Right after the first sequencing of the human genome [2,3], an intense and growing research activity has been focused on the development of fast, inexpensive  and accurate methods for the DNA sequencing . Recently, both experimental and theoretical approaches, sometimes in close cooperation , have been exploited to make further steps towards such a fundamental goal for public health. In particular, several theoretical and computational methodologies, ranging from classical  and first-principles molecular dynamics [12,13] to multiscale methods [11,14,15] and first-principles simulations of electronic transport in nanopore- or nanochannel-based biosensors [7,9,16-19], could be fruitfully used to address some important phenomena related to DNA sequencing and detection at the molecular level.
For instance, a suggested approach to sequence DNA relies on the transverse transport properties of the different DNA bases while the DNA translocates through a nanochannel [6,16-23]. To simulate relevant effects in realistic biosensors of this type requires the calculation of quantum-mechanical tunneling currents coupled to molecular dynamics simulations of DNA translocation in electric fields [18,21]. Efficient theoretical approaches would be desirable that provide information on several phenomena related to the correlated motion of electrons and ions in real time.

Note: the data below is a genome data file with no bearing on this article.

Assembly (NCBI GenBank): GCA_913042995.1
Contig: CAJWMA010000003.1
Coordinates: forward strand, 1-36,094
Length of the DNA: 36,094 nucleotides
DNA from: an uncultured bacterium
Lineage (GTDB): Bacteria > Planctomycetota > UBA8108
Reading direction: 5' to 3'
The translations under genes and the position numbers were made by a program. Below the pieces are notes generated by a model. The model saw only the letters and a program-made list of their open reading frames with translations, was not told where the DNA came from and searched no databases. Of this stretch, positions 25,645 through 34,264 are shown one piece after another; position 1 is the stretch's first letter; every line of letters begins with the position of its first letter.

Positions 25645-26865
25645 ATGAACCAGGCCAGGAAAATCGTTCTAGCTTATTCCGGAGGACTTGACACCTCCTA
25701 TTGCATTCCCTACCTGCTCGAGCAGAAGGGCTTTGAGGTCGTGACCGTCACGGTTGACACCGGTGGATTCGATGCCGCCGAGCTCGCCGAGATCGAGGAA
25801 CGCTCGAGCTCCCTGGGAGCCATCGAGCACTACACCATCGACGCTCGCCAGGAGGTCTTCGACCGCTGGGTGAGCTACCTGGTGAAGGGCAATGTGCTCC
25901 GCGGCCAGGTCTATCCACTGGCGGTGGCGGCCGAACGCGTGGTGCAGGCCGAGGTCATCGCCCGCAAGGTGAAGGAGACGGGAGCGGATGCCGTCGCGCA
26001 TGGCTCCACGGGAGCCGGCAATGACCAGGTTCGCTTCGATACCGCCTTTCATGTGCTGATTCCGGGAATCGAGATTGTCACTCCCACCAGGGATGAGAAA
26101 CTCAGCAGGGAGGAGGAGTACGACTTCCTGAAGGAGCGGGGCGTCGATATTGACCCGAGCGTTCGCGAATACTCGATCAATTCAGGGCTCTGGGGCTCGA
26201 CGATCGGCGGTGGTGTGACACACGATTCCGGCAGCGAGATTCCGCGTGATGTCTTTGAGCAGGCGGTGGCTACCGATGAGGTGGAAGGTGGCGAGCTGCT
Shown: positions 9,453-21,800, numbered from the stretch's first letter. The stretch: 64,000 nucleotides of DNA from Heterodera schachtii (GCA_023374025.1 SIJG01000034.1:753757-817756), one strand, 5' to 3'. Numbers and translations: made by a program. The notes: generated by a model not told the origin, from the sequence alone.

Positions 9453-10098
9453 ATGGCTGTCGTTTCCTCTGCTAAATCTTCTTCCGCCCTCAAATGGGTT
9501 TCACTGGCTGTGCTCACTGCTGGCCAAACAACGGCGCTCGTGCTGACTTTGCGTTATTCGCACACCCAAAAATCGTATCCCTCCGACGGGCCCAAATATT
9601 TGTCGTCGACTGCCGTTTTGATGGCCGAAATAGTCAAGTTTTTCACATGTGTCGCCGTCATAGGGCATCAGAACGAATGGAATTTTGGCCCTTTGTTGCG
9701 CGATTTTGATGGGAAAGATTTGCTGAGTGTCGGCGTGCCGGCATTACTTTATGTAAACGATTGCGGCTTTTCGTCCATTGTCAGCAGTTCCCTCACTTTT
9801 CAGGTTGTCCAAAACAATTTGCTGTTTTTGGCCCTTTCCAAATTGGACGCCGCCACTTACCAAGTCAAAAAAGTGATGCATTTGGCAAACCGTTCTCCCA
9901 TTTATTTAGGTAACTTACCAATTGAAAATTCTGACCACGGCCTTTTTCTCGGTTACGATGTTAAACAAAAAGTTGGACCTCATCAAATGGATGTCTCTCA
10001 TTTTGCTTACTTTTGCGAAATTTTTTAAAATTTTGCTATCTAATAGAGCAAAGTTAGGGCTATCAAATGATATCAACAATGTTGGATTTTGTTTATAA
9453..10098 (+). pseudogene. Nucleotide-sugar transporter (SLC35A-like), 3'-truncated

Similarly, the effect of protonation of nucleobases while DNA translocates in confined geometries under the effect of strong electric fields is still a challenge to simulate fully from first principles . Moreover, other DNA detection techniques based on fast time-resolved spectroscopies can be possibly envisaged, e.g., by using powerful 2D optical spectroscopy [24,25]. In this regard, well sound theoretical models represent a fundamental prerequisite for the interpretation of complex spectroscopic data, as well as an invaluable tool for testing the feasibility of such approaches. Indeed, theoretical methods that are not yet available today could possibly play a very important role in the advance of future DNA-sequencing technologies. The increasing number of experiments  employing a wide variety of nanoprobes and materials hosting them [22,23,26] calls for such developments.